Conservative America’s attack on DEI programs continues, this time with legislators in North Carolina targeting a college program designed to bring equity, diversity and inclusion education to college sororities and fraternities.
A.P. Dillon of The North State Journal reported that North Carolina State Representative Jon Hardister “has issued a letter of inquiry to UNC-Chapel Hill and UNC System officials following ‘equity, diversity and inclusion’ training students within the Greek System were ‘forced’ to attend.”
In his letter, Hardister wrote: “It was recently brought to my attention that the UNC Office of Fraternity and Sorority Life (OFSL) held a mandatory ‘equity, diversity and inclusion’ training program that was presented by Christina Parle with an organization Social Responsibility Speaks (SRS). Based on the evidence that has been presented by the Carolina Review, the contents of this training program are divisive and offensive.”
According to the university’s conservative student-run magazine, Carolina Review, some students who attended the event said they felt “uncomfortable” with the discussion and felt that the speaker “was projecting her identity politics” onto the audience.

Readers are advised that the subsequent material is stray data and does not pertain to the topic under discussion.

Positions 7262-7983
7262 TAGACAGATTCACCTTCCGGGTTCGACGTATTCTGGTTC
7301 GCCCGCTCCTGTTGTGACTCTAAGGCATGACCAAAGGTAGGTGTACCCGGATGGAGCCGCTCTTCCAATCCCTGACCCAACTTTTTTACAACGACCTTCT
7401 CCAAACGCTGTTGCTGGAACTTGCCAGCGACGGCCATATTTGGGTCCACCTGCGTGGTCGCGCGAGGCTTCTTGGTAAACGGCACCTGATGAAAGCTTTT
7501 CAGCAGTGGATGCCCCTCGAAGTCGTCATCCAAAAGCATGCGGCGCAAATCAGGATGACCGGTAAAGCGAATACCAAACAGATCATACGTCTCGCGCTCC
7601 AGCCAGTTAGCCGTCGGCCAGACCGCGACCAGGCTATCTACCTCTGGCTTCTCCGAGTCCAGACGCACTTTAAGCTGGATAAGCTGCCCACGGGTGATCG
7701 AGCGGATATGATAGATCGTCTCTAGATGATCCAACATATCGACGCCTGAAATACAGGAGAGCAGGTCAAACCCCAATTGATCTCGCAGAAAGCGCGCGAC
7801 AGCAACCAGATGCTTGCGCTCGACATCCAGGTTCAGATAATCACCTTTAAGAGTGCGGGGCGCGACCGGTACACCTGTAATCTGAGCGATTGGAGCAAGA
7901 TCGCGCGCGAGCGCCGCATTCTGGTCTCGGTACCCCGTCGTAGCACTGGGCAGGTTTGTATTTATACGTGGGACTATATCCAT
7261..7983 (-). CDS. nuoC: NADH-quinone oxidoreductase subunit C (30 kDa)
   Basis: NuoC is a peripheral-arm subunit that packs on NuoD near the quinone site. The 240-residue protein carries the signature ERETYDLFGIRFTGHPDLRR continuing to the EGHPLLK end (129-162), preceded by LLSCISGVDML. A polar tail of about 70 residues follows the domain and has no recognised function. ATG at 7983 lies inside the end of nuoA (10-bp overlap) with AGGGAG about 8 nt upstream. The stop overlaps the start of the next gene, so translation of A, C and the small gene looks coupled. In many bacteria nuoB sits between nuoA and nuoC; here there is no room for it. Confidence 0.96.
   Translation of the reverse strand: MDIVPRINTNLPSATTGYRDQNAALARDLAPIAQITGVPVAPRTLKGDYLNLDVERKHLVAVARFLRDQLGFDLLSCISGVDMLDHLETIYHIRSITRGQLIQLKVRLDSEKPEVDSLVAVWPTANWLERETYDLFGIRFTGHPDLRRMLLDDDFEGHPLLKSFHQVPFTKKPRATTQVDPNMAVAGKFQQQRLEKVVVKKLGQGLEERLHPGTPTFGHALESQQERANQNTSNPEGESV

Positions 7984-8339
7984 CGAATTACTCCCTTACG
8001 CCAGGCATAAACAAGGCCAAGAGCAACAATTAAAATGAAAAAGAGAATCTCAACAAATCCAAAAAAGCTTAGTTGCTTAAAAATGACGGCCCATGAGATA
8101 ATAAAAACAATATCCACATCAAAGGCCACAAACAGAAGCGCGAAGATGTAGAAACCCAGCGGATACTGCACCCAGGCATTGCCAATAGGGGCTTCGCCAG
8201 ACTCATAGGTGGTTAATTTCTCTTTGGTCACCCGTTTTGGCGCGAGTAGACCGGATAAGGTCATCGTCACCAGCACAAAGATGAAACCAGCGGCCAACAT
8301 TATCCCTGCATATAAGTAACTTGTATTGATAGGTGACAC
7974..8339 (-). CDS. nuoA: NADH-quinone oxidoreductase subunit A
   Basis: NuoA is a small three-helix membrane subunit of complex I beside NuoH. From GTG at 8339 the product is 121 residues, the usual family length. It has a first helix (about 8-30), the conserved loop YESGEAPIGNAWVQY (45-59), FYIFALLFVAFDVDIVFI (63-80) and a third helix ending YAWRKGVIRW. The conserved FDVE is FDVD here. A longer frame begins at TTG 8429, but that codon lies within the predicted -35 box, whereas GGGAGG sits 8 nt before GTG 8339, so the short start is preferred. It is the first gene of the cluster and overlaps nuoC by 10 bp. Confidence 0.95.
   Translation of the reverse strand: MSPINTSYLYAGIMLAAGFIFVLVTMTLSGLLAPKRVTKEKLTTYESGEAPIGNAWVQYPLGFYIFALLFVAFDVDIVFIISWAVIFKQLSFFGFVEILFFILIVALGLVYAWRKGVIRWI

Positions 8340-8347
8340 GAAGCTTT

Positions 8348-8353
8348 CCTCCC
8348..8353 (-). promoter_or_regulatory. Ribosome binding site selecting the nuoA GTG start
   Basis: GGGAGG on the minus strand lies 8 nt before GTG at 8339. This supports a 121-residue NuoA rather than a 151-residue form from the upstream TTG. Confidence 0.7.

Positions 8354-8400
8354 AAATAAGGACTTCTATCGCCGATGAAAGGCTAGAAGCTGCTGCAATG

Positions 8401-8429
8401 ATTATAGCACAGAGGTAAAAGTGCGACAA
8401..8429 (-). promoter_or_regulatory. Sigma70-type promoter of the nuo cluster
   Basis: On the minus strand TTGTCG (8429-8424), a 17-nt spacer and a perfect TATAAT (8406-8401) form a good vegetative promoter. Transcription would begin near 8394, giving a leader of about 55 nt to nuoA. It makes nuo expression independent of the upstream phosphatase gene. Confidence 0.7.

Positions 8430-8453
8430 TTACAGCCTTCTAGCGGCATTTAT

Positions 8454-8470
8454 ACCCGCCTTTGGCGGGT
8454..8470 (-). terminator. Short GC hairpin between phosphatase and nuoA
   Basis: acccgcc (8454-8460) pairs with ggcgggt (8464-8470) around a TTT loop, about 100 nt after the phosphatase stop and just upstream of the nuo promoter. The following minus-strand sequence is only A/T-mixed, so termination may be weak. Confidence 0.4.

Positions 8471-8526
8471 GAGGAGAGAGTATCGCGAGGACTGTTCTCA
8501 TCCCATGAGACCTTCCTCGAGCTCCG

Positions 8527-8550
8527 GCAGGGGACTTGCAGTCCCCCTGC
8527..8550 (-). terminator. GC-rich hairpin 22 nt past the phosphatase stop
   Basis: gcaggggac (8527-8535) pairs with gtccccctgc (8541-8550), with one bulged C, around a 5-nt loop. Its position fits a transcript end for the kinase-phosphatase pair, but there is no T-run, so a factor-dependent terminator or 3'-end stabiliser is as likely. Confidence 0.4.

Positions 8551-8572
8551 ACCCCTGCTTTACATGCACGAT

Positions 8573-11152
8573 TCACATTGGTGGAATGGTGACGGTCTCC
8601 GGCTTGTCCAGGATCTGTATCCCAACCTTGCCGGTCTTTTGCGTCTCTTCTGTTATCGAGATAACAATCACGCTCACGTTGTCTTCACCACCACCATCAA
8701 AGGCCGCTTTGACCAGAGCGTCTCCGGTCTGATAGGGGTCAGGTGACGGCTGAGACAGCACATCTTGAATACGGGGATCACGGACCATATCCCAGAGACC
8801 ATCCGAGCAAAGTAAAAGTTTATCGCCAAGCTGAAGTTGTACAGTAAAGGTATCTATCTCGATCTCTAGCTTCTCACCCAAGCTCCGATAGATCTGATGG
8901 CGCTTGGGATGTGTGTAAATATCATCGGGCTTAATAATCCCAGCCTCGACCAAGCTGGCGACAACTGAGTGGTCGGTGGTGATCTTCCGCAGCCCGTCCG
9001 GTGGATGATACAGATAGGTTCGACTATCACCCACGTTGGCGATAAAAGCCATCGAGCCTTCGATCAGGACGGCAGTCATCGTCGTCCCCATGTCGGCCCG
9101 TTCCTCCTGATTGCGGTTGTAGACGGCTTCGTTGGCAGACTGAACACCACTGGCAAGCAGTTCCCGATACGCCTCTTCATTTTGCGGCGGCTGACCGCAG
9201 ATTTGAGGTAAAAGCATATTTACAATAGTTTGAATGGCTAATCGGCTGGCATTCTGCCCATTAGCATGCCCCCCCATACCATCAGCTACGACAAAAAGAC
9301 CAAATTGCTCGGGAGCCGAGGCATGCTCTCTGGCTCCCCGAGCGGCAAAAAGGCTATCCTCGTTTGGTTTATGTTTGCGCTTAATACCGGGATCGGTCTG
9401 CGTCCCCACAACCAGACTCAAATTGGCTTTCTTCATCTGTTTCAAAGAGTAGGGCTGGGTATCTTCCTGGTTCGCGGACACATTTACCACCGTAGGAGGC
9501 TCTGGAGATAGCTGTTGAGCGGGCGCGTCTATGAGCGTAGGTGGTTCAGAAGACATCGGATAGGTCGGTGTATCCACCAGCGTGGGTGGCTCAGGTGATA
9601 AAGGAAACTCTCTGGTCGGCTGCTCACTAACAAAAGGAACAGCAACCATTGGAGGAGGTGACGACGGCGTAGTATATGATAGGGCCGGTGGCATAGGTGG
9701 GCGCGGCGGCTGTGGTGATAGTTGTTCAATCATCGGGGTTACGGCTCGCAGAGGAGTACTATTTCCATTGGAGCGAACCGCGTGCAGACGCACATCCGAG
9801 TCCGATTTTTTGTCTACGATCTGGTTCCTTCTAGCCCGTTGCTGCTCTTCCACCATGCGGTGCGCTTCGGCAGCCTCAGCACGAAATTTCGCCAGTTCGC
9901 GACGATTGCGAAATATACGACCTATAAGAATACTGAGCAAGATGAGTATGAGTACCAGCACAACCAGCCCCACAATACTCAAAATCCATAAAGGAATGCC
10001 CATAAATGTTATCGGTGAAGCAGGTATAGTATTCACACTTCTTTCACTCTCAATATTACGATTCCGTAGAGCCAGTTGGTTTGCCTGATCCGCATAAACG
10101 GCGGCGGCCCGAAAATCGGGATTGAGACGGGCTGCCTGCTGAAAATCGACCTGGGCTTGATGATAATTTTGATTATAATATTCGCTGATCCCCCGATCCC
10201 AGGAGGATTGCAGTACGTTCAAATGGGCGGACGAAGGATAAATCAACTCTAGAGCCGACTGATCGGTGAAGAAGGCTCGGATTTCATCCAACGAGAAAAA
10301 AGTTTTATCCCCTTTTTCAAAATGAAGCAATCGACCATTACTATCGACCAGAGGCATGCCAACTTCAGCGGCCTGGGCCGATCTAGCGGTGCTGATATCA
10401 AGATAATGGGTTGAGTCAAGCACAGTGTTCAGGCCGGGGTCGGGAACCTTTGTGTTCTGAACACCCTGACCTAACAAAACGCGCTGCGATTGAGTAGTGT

In an interview with Dillon, Hardister attacked the program again, saying, “what this [training] does is it divides the students. It promotes mistrust and animosity among students. My concern is that this kind of toxic training is prevalent and exists throughout the UNC System.”
Hardister also claimed the DEI session was a form of Critical Race Theory education because it discussed people who were oppressors and who were oppressed.
According to Dillon, “examples Hardister included [discussing] how grocery stores are forms of oppression because some shelves might be too high for some people or how some airline seats are only made for average-sized persons. How right-handed people are privileged while left-handed people are ‘disempowered.’ Other examples included ‘white privilege’ and how ‘whiteness’ pervades society.”
“I think there should be a delineation between the presentation of worldviews and freedom of information on campus, so if there is an academic class that teaches Critical Race Theory and the tenets of Critical Race Theory and maybe juxtaposes that with other world views, I think that’s fine,” Hardister said. “But in this case, it was mandatory. It was presented as ‘this is the way things are and you need to conform to this way of thinking.’”
Hardister claimed he sent his letter to UNC-Chapel Hill Chancellor Kevin Guskiewicz, the UNC Board of Governors, the UNC-CH Board of Trustees, and the UNC System President Peter Hans.
In addition to attacking the DEI program that students had participated in, he also demanded to know whether the school thought the educational program was appropriate or not, what other relationships the school has had with the group that provided the session, and how much the program cost.
“The letter also asks if the administration will be addressing concerns related to ‘politically motivated indoctrination,’ both in classes and university-sanctioned organizations,” Dillon reported. “Additionally, Hardister asks what steps will be taken to prevent the current program and future similar programs from taking place.”